A broad-based commodities index as represented by the Bloomberg Commodity Total Return Index will help diversify an investment portfolio made up of both stocks and bonds but will not necessarily improve returns in the same portfolio over the long run.
The Bloomberg Commodity Total Return Index is a broad-based index of 24 commodities. The heaviest weighted commodities in the index include natural gas at 10.8%, gold at 9.8% and oil at 9.7%. The index also includes such commodities as sugar, coffee, zinc and tin. Over time, the index has returned only slightly better than inflation. From January 1992 through December 2016, the annualized return of the index was a mere 2.6% while the consumer price index (CPI) averaged 2.3% over the same time period. Likewise, the volatility of the commodity index as measured by standard deviation was 15 compared to the volatility of the S&P 500 Index at 14.2 and bonds as represented by the Barclays US Aggregate Bond Index at 3.6. However, there was a huge return differential between the S&P 500 and the commodity index during this time period; the S&P 500 recorded an annualized return of 9.1% versus 2.6% for commodities. Bonds over the same time period had an annualized return of 5.6%.
So how is it possible to add an asset class (commodities) to a two-asset class portfolio that, by itself, has higher volatility than either of the other two assets in the portfolio? The reason is correlation. Correlation is the measurement of the movement of one investment to another. A correlation of 1, means the two assets are perfectly correlated and will move up and down exactly together. A correlation of -1 means the two assets are perfectly negatively correlated. The movement of one asset in one direction will see the other asset move exactly by the same proportion in the other direction. There are very few assets that are either perfectly positively or negatively correlated. Most correlations between assets fall somewhere between -1 and +1.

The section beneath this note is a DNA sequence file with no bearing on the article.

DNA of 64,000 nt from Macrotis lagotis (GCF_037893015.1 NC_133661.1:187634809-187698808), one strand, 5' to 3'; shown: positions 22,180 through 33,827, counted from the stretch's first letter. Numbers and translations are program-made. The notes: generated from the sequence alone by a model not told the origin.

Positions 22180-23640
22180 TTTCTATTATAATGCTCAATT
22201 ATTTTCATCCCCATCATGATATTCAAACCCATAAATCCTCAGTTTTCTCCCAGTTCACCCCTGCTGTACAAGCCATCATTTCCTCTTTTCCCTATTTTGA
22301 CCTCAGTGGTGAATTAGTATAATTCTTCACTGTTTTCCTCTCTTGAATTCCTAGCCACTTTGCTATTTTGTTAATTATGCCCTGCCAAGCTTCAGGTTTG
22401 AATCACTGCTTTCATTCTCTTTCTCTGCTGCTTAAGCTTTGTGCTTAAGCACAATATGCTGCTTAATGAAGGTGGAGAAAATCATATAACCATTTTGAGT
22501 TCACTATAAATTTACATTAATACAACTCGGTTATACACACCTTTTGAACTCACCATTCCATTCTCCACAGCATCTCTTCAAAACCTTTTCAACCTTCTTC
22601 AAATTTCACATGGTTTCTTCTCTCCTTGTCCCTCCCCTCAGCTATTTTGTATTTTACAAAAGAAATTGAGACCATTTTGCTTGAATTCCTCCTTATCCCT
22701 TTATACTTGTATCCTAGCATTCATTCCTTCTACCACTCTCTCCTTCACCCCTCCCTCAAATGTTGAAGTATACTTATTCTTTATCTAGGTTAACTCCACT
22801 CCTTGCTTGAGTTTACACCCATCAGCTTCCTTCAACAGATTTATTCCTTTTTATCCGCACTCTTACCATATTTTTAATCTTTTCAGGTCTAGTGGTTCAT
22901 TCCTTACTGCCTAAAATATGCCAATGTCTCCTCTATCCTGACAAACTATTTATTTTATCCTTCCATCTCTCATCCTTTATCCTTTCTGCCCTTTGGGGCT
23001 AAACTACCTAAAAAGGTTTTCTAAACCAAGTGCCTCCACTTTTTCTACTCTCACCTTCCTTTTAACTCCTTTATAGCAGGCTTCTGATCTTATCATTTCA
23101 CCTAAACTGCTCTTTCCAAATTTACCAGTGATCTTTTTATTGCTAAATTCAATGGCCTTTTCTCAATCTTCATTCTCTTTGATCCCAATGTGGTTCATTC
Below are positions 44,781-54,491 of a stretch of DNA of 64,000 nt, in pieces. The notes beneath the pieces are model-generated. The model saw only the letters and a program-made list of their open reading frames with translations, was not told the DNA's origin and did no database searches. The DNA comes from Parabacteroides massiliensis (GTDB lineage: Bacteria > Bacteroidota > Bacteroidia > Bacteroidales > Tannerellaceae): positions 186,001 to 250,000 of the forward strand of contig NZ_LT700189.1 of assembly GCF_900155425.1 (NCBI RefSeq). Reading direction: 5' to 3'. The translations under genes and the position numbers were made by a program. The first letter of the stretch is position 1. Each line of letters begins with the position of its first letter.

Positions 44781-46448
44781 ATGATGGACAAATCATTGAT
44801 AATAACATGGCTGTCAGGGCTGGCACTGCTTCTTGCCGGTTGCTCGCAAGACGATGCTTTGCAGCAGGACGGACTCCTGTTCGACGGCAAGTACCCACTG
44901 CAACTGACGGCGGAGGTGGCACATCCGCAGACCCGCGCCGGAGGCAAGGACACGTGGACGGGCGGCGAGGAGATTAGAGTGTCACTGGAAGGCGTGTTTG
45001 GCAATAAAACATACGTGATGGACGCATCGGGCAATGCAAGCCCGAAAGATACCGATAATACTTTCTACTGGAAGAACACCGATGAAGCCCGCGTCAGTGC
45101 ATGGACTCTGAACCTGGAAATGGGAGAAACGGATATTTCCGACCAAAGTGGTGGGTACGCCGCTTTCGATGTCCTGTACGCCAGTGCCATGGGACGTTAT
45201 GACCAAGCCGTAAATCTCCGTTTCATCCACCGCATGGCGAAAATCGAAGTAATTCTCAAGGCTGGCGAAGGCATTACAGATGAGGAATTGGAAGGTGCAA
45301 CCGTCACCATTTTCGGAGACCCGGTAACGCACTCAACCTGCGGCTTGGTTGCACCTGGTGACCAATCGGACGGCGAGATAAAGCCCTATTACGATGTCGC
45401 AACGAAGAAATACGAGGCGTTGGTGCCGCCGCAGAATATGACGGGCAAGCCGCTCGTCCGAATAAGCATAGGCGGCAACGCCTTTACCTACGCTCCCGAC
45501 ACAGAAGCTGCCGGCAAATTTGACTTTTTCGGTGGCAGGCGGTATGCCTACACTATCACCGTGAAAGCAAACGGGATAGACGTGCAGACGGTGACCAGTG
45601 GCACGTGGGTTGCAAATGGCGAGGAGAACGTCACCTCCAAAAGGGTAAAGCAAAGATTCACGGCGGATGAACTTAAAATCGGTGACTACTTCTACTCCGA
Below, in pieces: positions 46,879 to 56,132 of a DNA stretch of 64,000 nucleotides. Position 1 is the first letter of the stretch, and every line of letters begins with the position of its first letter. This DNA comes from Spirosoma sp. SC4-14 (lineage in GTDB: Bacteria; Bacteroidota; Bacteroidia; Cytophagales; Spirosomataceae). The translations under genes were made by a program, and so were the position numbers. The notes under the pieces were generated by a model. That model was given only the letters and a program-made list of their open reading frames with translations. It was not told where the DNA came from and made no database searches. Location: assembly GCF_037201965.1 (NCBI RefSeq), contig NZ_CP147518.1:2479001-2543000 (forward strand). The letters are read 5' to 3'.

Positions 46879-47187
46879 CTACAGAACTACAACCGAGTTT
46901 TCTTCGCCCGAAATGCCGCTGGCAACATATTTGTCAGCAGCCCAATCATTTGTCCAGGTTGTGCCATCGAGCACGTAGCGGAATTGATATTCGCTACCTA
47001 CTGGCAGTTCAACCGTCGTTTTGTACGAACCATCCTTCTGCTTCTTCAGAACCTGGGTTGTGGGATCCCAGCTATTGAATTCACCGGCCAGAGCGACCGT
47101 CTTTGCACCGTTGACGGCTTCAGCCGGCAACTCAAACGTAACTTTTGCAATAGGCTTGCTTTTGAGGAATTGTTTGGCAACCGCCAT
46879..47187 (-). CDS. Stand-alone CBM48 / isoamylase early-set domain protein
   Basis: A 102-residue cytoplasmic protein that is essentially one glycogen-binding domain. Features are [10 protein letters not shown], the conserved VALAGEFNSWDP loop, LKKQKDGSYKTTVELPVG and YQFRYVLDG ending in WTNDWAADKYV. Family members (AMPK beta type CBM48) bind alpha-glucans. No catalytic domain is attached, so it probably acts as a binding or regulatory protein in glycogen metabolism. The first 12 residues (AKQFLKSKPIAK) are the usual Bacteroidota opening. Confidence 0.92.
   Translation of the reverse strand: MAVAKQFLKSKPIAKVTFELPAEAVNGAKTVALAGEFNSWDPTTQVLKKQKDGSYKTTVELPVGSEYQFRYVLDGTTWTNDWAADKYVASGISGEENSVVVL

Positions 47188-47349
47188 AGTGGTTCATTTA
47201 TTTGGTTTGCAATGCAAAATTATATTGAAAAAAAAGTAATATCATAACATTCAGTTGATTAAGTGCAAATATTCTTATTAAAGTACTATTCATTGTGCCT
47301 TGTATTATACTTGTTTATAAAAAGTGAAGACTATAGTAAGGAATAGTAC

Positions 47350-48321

The correlation between stocks and commodities is .31 while the correlation of bonds to commodities is .05. The correlation of bonds to stocks is .04. These correlations were measured between January 1992 and December 2016. When one pairs two assets together with a similar standard deviation which have a low correlation to one another, the combined standard deviation is reduced. A correlation of .31, .05 and .04 are all considered very low correlations. A high correlation would be two assets correlated at .75 or higher.
Within a portfolio made up of 60% stocks and 40% bonds, the annualized return between January 1992 and December 2016 was 8.2% with a standard deviation of 8.6. When one includes a 10% weighting to commodities and adjust the stock weighting to 55% and bond weighting to 35% (with annual rebalancing), the annualized return is 7.8% with a standard deviation of 8.4. Standard deviation or risk does decline but so does annualized return. When one calculates the risk adjusted return or Sharpe Ratio (the methodology of the Sharpe Ratio is beyond the scope of this article), one finds that the risk adjusted return actually declines when adding commodities to the portfolio. In contrast, when one adds bonds to an all stock portfolio, the risk adjusted return improves dramatically justifying a portfolio consisting of stocks and bonds versus an all stock portfolio.
One can certainly observe shorter time periods where commodities have performed very well. For example, from January 1992 through October 1997, commodities posted an annualized return of 10.3% versus stocks at 17.4%, bonds at 7.4% and inflation at 2.8%. From January 2000 through June 2008 commodities registered an annualized return of 15.1% versus stocks at 0%, bonds at 6.2% and inflation at 3.1%. One can also identify periods where commodities performed very poorly. From June 2008 through December 2016, commodities had an annualized total return of -9.7% versus stocks at 8.0%, bonds at 4.1% and inflation at 1.3%.
From the perspective of a long-term investor, it does not appear that the inclusion of commodities to a portfolio will provide measurable benefits. It is also very difficult to consistently identify periods of time when it may be more beneficial to own commodities and thus include them in one’s portfolio. It is better to stick to a long-term strategy.
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